Incremental learning to personalize human activity recognition models : the importance of human AI collaboration
|Author:||Siirtola, Pekka1; Röning, Juha1|
1Biomimetics and Intelligent Systems Group, University of Oulu, P.O. BOX 4500, FI-90014 Oulu, Finland
|Online Access:||PDF Full Text (PDF, 0.6 MB)|
|Persistent link:|| http://urn.fi/urn:nbn:fi-fe202001071208
Multidisciplinary Digital Publishing Institute,
|Publish Date:|| 2020-01-07
This study presents incremental learning based methods to personalize human activity recognition models. Initially, a user-independent model is used in the recognition process. When a new user starts to use the human activity recognition application, personal streaming data can be gathered. Of course, this data does not have labels. However, there are three different ways to obtain this data: non-supervised, semi-supervised, and supervised. The non-supervised approach relies purely on predicted labels, the supervised approach uses only human intelligence to label the data, and the proposed method for semi-supervised learning is a combination of these two: It uses artificial intelligence (AI) in most cases to label the data but in uncertain cases it relies on human intelligence. After labels are obtained, the personalization process continues by using the streaming data and these labels to update the incremental learning based model, which in this case is Learn++. Learn++ is an ensemble method that can use any classifier as a base classifier, and this study compares three base classifiers: linear discriminant analysis (LDA), quadratic discriminant analysis (QDA), and classification and regression tree (CART). Moreover, three datasets are used in the experiment to show how well the presented method generalizes on different datasets. The results show that personalized models are much more accurate than user-independent models. On average, the recognition rates are: 87.0% using the user-independent model, 89.1% using the non-supervised personalization approach, 94.0% using the semi-supervised personalization approach, and 96.5% using the supervised personalization approach. This means that by relying on predicted labels with high confidence, and asking the user to label only uncertain observations (6.6% of the observations when using LDA, 7.7% when using QDA, and 18.3% using CART), almost as low error rates can be achieved as by using the supervised approach, in which labeling is fully based on human intelligence.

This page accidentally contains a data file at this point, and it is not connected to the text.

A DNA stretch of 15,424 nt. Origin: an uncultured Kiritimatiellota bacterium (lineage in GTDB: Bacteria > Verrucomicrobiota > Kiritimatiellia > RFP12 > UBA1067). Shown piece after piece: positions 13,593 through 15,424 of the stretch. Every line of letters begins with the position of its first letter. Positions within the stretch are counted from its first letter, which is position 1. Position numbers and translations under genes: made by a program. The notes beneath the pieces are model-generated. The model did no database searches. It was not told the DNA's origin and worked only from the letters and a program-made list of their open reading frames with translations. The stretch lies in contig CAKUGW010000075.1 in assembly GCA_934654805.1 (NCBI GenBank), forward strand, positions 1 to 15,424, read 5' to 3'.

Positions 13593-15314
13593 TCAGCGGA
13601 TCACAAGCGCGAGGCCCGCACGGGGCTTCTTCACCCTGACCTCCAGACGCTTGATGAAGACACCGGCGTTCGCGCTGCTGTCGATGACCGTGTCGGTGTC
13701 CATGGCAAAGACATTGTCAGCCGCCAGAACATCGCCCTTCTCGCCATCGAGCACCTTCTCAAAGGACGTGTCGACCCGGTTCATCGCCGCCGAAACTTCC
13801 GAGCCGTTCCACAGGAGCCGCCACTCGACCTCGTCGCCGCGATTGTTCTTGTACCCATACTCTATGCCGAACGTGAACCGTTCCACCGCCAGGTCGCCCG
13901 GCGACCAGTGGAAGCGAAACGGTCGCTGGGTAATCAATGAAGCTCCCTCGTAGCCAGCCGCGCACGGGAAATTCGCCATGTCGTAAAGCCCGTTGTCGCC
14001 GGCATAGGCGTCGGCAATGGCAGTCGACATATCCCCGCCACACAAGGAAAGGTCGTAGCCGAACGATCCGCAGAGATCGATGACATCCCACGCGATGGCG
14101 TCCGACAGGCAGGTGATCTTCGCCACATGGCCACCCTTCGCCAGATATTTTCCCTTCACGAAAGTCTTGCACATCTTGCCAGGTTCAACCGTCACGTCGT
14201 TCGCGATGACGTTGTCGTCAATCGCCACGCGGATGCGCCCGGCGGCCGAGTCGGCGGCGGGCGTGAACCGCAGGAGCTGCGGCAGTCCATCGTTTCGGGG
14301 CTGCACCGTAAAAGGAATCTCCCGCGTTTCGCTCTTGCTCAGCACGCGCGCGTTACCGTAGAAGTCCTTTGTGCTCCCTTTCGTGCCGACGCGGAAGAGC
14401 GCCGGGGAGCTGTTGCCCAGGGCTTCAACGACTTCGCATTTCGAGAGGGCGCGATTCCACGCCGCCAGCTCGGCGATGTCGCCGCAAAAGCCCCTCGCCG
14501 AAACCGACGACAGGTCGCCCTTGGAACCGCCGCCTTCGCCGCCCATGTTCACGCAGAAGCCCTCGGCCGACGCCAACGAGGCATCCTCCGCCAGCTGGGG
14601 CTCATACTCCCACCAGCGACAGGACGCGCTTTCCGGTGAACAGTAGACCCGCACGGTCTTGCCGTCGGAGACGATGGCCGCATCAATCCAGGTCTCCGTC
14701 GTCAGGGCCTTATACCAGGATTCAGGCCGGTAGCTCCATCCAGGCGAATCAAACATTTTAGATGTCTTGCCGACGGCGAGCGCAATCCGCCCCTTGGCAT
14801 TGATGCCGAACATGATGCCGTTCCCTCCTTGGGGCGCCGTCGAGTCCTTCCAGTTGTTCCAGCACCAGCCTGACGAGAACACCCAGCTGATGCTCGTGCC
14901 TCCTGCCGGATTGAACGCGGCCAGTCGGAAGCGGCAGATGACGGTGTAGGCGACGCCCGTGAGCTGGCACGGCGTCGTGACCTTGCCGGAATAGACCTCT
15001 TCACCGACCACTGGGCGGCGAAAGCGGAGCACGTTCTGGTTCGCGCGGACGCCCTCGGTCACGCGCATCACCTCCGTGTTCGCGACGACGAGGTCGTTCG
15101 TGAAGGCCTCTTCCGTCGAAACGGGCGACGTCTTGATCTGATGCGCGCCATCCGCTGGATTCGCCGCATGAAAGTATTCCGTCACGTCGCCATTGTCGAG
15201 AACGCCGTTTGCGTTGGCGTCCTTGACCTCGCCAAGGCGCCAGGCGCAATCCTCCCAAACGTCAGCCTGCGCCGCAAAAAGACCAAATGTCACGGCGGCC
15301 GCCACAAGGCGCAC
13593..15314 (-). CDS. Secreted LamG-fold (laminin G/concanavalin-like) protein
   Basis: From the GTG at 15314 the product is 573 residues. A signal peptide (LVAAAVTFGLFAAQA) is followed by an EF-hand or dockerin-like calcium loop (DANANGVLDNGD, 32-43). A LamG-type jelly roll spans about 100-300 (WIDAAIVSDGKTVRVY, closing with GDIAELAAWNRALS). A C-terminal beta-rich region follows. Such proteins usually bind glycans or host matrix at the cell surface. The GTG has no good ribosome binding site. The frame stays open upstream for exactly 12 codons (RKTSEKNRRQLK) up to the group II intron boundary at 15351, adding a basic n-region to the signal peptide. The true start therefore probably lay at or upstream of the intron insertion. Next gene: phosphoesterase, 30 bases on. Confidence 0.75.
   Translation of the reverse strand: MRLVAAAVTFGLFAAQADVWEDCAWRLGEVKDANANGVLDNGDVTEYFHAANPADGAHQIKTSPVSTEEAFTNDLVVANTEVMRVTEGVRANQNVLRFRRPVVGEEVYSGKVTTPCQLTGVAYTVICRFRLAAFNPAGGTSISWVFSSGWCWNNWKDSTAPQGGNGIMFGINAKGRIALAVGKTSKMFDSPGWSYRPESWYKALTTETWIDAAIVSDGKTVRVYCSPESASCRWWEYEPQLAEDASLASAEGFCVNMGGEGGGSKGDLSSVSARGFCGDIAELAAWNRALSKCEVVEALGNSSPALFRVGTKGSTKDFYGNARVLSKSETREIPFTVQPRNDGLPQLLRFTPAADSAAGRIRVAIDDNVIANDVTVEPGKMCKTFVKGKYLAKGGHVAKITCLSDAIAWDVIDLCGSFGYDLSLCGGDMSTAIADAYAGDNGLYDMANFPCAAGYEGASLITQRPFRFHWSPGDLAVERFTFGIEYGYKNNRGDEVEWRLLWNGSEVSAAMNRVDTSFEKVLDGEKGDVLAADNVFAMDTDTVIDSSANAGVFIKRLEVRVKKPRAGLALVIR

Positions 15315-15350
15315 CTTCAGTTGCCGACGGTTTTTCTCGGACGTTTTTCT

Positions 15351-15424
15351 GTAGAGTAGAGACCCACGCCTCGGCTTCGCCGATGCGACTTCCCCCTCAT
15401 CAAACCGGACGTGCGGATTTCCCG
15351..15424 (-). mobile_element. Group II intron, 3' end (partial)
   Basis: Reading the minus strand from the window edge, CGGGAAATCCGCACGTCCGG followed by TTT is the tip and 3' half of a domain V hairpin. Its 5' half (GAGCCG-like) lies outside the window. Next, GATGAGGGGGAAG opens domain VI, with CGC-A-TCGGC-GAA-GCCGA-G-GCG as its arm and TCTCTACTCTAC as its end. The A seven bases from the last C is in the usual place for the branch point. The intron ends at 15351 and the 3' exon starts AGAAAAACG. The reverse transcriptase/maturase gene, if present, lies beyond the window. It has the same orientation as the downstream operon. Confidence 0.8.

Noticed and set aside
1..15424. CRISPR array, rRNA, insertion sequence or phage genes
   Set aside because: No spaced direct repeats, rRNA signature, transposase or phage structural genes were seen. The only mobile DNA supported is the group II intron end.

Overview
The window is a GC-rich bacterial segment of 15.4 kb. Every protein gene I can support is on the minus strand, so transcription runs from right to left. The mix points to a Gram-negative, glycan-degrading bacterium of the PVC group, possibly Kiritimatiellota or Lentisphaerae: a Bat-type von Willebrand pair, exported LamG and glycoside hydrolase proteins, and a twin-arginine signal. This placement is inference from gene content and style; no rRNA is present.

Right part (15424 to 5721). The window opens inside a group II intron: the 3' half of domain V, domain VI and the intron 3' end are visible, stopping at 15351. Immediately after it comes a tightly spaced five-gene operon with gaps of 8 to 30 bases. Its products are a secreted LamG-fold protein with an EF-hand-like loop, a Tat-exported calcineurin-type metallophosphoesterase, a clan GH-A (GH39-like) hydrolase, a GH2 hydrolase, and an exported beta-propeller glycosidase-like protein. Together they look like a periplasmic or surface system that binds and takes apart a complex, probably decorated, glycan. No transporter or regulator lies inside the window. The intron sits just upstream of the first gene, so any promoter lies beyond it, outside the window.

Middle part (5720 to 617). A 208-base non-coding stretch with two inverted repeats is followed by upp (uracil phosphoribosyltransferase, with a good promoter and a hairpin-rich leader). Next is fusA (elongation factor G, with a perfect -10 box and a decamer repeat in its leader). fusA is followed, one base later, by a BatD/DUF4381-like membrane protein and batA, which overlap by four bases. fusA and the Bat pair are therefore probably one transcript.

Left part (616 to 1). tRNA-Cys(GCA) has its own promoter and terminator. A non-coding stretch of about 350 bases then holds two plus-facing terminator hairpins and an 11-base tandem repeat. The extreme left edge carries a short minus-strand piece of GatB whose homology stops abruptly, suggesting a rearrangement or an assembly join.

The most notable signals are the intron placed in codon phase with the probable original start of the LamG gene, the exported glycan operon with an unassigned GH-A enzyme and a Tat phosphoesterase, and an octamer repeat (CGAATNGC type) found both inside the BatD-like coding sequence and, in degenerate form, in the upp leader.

|Type of Publication:||
A1 Journal article – refereed
|Field of Science:||
213 Electronic, automation and communications engineering, electronics
This research is supported by the Business Finland funding for Reboot IoT Factory-project (www.rebootiotfactory.fi).
© 2019 by the authors. Licensee MDPI, Basel, Switzerland. This article is an open access article distributed under the terms and conditions of the Creative Commons Attribution (CC BY) license (http://creativecommons.org/licenses/by/4.0/).